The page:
```

```
(acc_calib <- edits[,mean(calibration.pred == (damaging==TRUE))])
(acc_trybal <- edits[,mean((p.try_balance > 0.5) == (damaging==TRUE))])
(acc_bal <- edits[,mean(balance.pred == (damaging == TRUE))])
```

```
names(edits)
```

```
(recall.calib <- edits[,sum(calibration.pred == TRUE & damaging == TRUE)/sum(damaging==TRUE)])
(precision.calib <- edits[,sum(calibration.pred == TRUE & damaging == TRUE)/sum(calibration.pred==TRUE)])
```

```
(recall.balance <- edits[,sum(balance.pred == TRUE & damaging == TRUE)/sum(damaging==TRUE)])
(precision.balance <- edits[,sum(balance.pred == TRUE & damaging == TRUE)/sum(balance.pred==TRUE)])
```

```
(recall.try_balance <- edits[,sum( (p.try_balance > 0.5) & damaging == TRUE)/sum(damaging==TRUE)])
(precision.try_balance <- edits[,sum( (p.try_balance > 0.5) & damaging == TRUE)/sum(balance.pred==TRUE)])
```

Even though in this simulated data anons were three times as likely to make damaging edits compared to non-anons, balancing the model only costs 5 percentage points of accuracy. Moreover, the balanced model has better accuracy than the model that ignores that anons exist! And similarly, we see that balancing the model results in a substantial hit to precision and recall, but ignoring the very informative information that the editor is anonymous makes things even worse!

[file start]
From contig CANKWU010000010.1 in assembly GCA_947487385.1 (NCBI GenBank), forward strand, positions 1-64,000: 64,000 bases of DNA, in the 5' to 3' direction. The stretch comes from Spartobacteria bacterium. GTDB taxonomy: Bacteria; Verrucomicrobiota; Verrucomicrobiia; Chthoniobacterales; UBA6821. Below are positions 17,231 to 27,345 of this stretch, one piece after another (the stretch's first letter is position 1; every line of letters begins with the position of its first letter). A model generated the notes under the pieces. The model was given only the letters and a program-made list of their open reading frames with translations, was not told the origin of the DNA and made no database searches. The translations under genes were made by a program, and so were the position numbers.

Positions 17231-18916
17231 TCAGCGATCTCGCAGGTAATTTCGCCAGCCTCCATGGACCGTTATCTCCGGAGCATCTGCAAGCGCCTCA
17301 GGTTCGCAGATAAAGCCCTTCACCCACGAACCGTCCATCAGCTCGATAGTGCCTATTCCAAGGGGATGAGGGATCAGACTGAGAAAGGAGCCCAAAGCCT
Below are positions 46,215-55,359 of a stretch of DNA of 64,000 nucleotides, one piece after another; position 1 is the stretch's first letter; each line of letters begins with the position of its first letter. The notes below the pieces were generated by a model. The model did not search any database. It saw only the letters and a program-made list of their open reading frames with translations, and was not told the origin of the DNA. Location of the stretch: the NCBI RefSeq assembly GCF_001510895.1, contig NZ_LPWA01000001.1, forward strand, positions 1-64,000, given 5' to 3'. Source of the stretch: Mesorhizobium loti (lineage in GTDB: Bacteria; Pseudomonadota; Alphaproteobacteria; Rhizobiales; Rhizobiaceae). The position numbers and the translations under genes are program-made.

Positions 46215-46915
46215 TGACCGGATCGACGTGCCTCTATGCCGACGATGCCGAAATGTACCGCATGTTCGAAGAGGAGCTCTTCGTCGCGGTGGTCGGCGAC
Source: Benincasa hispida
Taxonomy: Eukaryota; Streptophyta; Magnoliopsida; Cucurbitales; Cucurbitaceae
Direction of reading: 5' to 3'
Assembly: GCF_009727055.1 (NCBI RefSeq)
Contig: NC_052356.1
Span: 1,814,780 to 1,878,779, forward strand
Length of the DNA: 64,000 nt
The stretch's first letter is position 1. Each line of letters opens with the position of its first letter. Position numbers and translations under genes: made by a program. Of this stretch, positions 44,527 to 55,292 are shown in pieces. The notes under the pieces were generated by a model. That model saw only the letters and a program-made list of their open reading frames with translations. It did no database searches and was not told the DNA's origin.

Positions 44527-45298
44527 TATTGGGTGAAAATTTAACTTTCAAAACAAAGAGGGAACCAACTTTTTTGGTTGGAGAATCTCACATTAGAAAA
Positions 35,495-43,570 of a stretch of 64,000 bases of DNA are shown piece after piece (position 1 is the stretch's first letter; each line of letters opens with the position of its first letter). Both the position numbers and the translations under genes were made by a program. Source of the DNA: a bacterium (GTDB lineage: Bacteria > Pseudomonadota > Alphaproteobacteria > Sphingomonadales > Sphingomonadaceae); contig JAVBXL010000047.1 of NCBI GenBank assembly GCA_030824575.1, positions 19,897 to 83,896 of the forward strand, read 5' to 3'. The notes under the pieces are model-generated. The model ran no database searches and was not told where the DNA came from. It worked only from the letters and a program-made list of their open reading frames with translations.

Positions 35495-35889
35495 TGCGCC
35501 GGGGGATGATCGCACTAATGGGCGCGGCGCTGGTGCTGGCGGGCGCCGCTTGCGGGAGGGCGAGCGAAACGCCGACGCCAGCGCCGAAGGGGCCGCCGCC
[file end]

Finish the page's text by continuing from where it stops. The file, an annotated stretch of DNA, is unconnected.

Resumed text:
Choosing the point where the ROC curves for the two groups intersects is a good way to choose threshholds that will balance the model, but this comes at the cost of calibration. Removing the anon variable from the model is a way to compromise between balance and fairness, but potentially at the cost of accuracy (in this exercise, the cost in accuracy was quite high, but if we increase the rate of X enough it will not matter much).

However, total balance and total calibration can be thought of as boundaries that define the space of possible tradeoffs between these two different notions of fairness. Wikipedians might want to make a principled compromise between balance and calibration. One way to do this can be to choose different threshholds for anons and for non-anons that may not accomplish total balance, but that can preserve more calibration. There are also good approaches based on adding constraints (e.g. using KKT conditions) to the model that carefully penalize deviations from balance and calibration.